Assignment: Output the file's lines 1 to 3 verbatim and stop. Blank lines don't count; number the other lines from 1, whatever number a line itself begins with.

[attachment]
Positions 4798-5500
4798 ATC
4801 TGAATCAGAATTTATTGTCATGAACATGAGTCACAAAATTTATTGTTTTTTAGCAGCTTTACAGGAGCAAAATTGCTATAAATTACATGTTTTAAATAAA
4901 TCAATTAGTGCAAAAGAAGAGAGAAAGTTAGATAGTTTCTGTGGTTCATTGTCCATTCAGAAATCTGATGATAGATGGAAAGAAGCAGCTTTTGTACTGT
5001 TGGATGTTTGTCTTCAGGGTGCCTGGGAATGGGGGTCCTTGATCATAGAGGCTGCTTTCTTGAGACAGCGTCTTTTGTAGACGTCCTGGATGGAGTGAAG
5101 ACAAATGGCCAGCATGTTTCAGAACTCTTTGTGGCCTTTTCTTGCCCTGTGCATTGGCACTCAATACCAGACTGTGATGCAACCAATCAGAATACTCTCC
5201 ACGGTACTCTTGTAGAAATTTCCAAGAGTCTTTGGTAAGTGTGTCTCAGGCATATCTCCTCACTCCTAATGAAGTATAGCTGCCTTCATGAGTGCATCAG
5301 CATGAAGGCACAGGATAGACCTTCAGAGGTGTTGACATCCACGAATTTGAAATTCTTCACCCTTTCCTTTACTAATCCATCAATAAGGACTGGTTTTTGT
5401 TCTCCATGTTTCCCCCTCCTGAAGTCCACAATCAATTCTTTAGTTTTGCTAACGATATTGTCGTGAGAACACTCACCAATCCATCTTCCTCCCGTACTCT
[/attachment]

Positions 4798-5500
4798 ATC
4801 TGAATCAGAATTTATTGTCATGAACATGAGTCACAAAATTTATTGTTTTTTAGCAGCTTTACAGGAGCAAAATTGCTATAAATTACATGTTTTAAATAAA